There seems to be something odd going on with German real estate. People are clamoring for 'energy efficient' apartment/office blocks that are near the city centre, whereas many older buildings in the outskirts have a low rate of occupancy. (From a British friend visiting Germany).

The clamor for "green" property in Germany is driven by social pressures, not economic pressures, even though they have been much, much better at energy efficiency than the rest of the Western world for decades.

Immediately after WW2 the Germans started doing serious, formal research into how to make existing or new buildings energy efficient, while most of the rest of the world was mostly not thinking much about it. About 15 years ago some of them realized that a graph of the increased construction cost to make a building more energy efficient vs. the payback is not a straight line - it has many bumps in it. One major bump occurs where the building is energy efficient enough to not need a heating system. Spending slightly less on efficiency means buying a boiler, heaters, piping, etc, and spending slightly more means greatly diminished return on investment. Ironically, in researching these ideas they came primarily to the US, where we've built 2 or 3 such houses per decade for years. The Germans wrote a standard for how to do this, and as of 10 years ago they had built 6 such buildings, all single family residences. Now they have well over 10,000 built new and renovated, not only houses but sports facilities, office buildings, schools, apartment buildings, etc., often for lower cost than normal buildings, because of the decrease in construction cost associated with skipping the heating system.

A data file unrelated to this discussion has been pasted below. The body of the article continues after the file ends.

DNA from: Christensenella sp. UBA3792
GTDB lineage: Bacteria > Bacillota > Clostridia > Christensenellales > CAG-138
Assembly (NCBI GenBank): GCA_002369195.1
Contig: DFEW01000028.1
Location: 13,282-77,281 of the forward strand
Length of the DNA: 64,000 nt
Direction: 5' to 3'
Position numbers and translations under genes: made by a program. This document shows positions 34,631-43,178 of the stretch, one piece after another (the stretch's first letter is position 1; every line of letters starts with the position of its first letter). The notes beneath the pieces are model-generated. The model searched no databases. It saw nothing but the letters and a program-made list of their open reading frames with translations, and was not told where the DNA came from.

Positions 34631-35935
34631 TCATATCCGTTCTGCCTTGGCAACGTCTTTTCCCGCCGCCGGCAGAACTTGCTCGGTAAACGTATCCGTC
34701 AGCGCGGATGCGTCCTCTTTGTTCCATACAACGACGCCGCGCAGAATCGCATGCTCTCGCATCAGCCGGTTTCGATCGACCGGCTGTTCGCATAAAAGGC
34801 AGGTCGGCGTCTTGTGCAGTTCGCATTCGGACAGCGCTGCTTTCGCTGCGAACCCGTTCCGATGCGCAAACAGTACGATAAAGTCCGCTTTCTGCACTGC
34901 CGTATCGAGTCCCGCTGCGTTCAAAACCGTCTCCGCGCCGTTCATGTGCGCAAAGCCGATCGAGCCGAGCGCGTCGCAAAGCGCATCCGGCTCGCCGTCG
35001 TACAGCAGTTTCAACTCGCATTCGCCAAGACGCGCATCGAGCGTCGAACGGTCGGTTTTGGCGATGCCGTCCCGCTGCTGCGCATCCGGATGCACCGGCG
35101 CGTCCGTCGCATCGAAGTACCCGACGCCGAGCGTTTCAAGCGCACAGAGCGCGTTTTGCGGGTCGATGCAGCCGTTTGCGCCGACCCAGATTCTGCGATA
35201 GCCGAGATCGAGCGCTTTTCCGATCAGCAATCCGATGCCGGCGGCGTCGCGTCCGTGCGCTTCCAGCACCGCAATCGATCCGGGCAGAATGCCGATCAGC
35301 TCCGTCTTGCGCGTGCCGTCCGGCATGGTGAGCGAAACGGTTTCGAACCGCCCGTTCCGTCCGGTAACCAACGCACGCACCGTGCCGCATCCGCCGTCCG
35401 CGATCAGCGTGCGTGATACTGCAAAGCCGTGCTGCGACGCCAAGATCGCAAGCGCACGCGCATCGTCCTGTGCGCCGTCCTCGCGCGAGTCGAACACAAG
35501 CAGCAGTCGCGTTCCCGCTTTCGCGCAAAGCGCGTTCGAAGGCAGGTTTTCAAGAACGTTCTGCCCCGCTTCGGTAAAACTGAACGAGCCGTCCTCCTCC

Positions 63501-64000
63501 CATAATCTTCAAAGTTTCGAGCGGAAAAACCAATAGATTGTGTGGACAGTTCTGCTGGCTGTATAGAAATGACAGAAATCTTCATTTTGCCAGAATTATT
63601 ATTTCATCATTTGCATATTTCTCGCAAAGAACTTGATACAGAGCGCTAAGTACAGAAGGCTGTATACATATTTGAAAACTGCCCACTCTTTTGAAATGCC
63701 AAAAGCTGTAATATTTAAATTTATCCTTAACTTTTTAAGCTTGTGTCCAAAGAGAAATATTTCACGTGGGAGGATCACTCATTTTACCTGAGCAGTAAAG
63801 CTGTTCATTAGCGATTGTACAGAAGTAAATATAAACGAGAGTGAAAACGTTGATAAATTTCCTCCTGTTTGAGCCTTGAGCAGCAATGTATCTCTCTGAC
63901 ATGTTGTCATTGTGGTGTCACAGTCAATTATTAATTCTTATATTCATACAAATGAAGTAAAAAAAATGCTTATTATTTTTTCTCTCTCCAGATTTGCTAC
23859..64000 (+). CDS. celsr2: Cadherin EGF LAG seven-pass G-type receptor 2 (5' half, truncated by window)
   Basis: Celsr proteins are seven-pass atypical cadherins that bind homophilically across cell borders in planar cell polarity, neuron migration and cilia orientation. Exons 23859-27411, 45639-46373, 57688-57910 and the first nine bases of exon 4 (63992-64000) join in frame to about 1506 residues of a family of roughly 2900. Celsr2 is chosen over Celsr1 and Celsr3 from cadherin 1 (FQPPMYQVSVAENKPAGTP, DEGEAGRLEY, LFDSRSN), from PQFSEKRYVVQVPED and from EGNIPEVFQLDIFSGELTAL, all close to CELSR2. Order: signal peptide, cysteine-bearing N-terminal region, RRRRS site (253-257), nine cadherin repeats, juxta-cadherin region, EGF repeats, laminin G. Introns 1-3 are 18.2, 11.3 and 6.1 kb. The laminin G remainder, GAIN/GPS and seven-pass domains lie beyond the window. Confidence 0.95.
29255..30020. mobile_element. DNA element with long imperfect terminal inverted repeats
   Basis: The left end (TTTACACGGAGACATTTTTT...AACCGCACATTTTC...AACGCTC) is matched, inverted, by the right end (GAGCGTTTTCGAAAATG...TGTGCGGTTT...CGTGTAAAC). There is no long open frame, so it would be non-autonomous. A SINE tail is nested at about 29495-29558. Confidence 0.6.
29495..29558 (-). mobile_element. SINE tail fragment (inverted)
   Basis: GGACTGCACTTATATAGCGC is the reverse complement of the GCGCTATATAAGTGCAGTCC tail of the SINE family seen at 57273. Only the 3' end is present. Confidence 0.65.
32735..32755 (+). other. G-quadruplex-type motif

Perhaps their culture has something to do with it, and with our attitude too, as our parents' generation came to literally rule the world by controlling access to oil in WW2 (the fighting in Burma was not about palm trees, ditto for Romania, the SouthWestern USSR soviet oil fields, etc.) The Japanese sent the world's largest battleships out to fight without enough fuel for a return trip, and when the Germans made the world's first jet fighter planes they were rumored to be towing them to the runway with horses to save fuel, but that was not true. The army had all the horses, the air force used cows. Now Germany and Japan are the most energy efficient countries in their hemispheres, while Russia and China and the US, who won the war, are the least fuel efficient.

In the US we've been responding by clamoring for "green" buildings which in fact use more energy than comprable buildings (on average), but with almost nobody asking to see utility bills and almost nobody showing bills, worse and worse buildings become more and more popular. Ditto in Germany, as the image of environmental friendliness sells much better than actual environmental friendliness in the form of energy efficiency or any other form.

Certainly an example of the lack of counting having a huge effect, and the public paying more than they deserve to pay to end up with something that has less real value than simply buying nothing.





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